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Anonymous
Anonymous asks:
Q:

How can I help my daughter with my 12 year old granddaughter who is cutting herself. Counseling prior to this for depression but didn't help.

My 12 yr. old granddaughter, (parents divorced 1.5 years ago) will not go to a counselor to talk to someone. She doesn't trust a stranger. She has begun cutting herself in the last two months, after they moved out of my house and into their own apartment. She is very disrespectful of her mother and gets punished for it. She needs help. Her mother refuses to put her on meds. I want so much to help, but I am at a lose on how to for both of them.
In Topics: Cutting
> 60 days ago

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Expert

Boys Town National Hotline
May 12, 2009
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What the Expert Says:

I understand why you are so worried about your granddaughter. Any self-injury by a teen is very concerning. It sounds like your granddaughter is hurting a lot right now, and she's lucky that you care so much for her and are willing to do anything to help. Now more than ever, teens are turning to self-injury as a way of coping with stress, anger, hurt, and depression. It's hard to tell what feelings your granddaughter is experiencing right now, but regardless, she certainly isn't expressing them in a healthy way. Some teens even use self-injury as a way to cry out for help and attention. The concerning part about teens self injuring is that they often don't know when or how to stop. Although most teens that use self-injury as a coping skill don't do it as an attempt to end their life, cutting can lead to unintentional life threatening injuries. In the heat of the moment teens can be unaware of how deep they are cutting, or how much they are really hurting themselves.

The key to helping a youth that self-injures is to get them counseling from someone that can help them learn healthy ways of dealing with their negative feelings. You mentioned that your granddaughter won't talk to a counselor because she won't open up to a stranger. It's understandable that she would feel very apprehensive about doing this. In fact, many teens that are in counseling are not there by choice. Encourage her to remember that it take a few sessions to get comfortable with someone. Also remind her that an outside counselor is a great person to talk to because they won't bring their emotions to the session as they might find when talking to parents or other close relatives.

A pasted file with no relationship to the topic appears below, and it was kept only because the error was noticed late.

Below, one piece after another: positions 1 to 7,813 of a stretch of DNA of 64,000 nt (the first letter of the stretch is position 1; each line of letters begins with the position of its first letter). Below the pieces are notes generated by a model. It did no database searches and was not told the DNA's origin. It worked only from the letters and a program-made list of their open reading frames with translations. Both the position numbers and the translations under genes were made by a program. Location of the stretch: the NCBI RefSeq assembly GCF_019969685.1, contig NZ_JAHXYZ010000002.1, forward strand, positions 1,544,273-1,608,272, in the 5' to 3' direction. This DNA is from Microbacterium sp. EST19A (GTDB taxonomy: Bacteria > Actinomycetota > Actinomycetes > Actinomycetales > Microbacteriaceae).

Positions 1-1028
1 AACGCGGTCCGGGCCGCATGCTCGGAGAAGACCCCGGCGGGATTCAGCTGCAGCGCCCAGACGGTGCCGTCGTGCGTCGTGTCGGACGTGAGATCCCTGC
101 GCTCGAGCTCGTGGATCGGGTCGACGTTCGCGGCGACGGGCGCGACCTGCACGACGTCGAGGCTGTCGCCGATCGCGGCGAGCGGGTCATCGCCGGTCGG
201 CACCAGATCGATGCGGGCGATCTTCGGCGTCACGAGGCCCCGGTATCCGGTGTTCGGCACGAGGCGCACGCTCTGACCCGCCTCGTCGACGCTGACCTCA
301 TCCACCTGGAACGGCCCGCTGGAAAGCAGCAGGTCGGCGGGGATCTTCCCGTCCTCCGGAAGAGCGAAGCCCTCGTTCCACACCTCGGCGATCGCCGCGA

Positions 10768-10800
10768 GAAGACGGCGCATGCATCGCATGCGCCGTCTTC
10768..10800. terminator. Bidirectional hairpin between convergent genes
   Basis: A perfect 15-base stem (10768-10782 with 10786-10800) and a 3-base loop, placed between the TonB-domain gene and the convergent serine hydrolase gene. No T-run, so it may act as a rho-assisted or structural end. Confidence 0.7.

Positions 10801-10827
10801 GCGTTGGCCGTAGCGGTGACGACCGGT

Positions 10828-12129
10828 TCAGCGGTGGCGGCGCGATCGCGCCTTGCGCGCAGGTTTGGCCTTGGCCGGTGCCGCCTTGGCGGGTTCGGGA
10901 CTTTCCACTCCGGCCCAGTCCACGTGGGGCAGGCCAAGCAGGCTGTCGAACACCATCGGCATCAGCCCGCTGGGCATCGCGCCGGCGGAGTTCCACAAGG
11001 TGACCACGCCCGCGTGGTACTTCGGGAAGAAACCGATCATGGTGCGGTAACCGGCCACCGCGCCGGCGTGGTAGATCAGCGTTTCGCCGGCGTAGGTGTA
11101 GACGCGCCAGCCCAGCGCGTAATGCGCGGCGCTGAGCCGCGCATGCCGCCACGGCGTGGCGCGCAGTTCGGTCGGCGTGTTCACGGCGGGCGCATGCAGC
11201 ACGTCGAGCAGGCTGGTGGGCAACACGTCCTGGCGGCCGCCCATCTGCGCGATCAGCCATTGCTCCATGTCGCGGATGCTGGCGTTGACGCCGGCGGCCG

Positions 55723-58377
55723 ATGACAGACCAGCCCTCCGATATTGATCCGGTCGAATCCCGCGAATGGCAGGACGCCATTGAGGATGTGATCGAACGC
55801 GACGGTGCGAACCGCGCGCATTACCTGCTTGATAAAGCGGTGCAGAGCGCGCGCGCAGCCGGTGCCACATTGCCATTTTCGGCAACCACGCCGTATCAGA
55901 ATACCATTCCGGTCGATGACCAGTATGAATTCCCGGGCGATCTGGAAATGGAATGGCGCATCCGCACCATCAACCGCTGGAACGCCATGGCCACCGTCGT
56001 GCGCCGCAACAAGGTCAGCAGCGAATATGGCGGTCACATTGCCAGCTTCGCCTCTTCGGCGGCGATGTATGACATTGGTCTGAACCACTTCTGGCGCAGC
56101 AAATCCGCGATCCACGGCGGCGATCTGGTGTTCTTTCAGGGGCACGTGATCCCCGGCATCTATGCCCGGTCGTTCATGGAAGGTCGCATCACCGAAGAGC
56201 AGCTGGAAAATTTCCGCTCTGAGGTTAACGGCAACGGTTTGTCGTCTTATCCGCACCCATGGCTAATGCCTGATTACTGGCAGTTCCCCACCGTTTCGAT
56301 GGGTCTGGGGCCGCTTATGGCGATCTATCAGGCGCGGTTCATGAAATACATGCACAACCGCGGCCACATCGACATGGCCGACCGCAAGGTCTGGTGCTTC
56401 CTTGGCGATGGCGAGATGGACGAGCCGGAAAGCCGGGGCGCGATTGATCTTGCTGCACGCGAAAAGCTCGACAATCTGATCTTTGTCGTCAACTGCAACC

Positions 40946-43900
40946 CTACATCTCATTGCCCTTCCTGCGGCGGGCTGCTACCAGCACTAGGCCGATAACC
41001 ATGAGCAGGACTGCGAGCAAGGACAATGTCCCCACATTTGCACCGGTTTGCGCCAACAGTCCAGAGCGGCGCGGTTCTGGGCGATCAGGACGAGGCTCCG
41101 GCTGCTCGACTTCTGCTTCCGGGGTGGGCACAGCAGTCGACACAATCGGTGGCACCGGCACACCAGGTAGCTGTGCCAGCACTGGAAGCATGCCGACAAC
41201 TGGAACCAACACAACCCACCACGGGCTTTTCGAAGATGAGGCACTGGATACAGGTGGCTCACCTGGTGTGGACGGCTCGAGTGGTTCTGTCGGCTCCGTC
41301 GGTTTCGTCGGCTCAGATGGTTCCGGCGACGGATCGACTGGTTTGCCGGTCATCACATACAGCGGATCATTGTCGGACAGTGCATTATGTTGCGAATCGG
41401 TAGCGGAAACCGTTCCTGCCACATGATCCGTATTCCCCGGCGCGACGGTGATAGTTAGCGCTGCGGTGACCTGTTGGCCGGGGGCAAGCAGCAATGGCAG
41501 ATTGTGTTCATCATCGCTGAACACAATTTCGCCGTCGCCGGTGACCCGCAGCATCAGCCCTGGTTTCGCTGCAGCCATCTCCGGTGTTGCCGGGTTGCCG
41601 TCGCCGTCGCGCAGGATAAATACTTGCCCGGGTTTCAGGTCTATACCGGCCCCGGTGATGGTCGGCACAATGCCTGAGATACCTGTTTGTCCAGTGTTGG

If your granddaughter still refuses to talk to a counselor, have her come up with another trusted adult she feels comfortable talking to. This could be a youth group leader, a coach, or a neighbor. Your granddaughter needs to guarantee her mom that she will spend a specific amount of time with that adult talking about her feelings every week. It's also important that your daughter finds out what your granddaughter is using to self-injure and eliminate those objects.

Again, it's great that your granddaughter has someone like you that cares so much and wants to be a part of her recovery. Please feel free to call us if you want to talk to us further about your situation.  Take care.

Boys Town National Hotline
1-800-448-3000

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Additional Answers (2)

mrsrock1
mrsrock1 writes:
If you truly believe that your granddaughter is in danger you can do what they call a section, either by the police department or a judge. This will probably get her admitted to a behavioral hospital, but it will surely keep her out of danger. You should also try as much as you can to convince your daughter that her daughter needs help and medications. Sometimes medications is the best help they can get. If you do happen to go through with the section, they might be upset for a while, but eventually they will learn that you did it for your granddaughter best interest. I know its a cliche, but its best to be safe than sorry.
> 60 days ago

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Loddie1
Loddie1 , Parent writes:
Hello,
I am sorry to hear about all the chaos. It sounds as though the divorce is causing some stress for the both of them. The first thing I recommend is that maybe you find some resources for the mother. As hard as this is on you, I would try to guide your daughter as much as possible. A local church would be a good start and could offer a positive outlet for both of them. Secondly, meds may or may not be the best answer. It sounds like stress and anxiety has taken a bad toll on your gd. There are camps for kids going through very stressful times. It may be a good idea for you or some other relative to pay for a week camp session of counseling.

There are several different all natural remedies for depression other than prescription meds. SAM-e is a good product that can be purchased on-line or at your local pharmacy. Its good for a lot of stuff but seems to help in depression. Herbs like lavender and patchouli have a calming effect as well.

Lastly, age 12 is a bad age for a divorce. Take it from me, I have to go through this at that age. It can be worse than death. Try researching the topic and perhaps other parents can give support. The main thing is to pray! ANd I will be praying for your family too.
> 60 days ago

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